Dozens of public interest groups, ranging from the American Civil Liberties Union to the Government Accountability Project to the PEN American Center to Fairness & Accuracy In Reporting and the National Hispanic Media Coalition have urged the FCC to do the right thing. The “Save the Internet” coalition has a track record of rapidly mobilizing Americans to thwart wrongheaded moves by the FCC.
They’re already up and at it, with a petition urging Wheeler and the FCC to “scrap” approaches that won’t work and “restore the principle of online nondiscrimination by reclassifying broadband as a telecommunications service.”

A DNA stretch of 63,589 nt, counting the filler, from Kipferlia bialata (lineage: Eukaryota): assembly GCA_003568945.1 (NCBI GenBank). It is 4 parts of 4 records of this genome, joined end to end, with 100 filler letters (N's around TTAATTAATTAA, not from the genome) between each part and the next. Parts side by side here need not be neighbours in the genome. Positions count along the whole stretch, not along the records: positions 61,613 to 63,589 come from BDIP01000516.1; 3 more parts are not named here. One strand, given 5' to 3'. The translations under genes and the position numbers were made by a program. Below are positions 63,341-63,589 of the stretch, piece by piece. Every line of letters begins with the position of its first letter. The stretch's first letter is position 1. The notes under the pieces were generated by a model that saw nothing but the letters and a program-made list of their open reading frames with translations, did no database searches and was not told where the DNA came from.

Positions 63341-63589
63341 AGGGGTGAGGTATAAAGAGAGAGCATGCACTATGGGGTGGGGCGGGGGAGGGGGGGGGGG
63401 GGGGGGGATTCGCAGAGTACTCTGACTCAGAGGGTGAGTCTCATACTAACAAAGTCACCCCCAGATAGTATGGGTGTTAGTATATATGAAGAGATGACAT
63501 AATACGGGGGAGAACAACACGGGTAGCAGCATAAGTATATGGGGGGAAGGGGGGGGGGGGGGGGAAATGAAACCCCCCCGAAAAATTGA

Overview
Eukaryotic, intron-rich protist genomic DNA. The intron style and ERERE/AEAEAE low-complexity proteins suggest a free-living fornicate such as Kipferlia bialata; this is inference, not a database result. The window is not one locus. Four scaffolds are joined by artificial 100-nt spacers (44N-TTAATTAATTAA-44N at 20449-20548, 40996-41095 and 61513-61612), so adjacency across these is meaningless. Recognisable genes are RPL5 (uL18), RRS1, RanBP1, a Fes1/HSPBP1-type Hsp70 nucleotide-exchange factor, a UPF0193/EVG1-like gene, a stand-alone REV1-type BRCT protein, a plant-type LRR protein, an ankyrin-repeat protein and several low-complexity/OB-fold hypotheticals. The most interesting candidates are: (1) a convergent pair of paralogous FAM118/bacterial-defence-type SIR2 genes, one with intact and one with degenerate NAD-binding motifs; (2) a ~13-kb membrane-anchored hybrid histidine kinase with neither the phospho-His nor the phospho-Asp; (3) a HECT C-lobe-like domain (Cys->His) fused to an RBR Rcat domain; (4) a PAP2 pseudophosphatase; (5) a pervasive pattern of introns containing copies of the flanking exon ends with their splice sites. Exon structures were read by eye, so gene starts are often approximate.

Vermont Senator Bernie Sanders says, “Our free and open Internet has made invaluable contributions to democracy both here in the United States and around the world. Whether you are rich, poor, young or old, the Internet allows all people to seek out information and communicate globally. We must not turn over our democracy to the highest bidder.”
Sanders is right about that—especially when he recognizes the vital link between technology and democracy. A free and open Internet is essential to modern democracy. But that freedom and openness will be maintained only if Americans use their great democratic voice to demand it.
There is a way to save net neutrality. And if ever there was a time for citizens to urge the FCC to go the right way, this is it.
John Nichols is the author, with Robert W. McChesney, of Dollarocracy: How the Money and Media Election Complex is Destroying America (Nation Books), and a co-founder (with McChesney) of Free Press.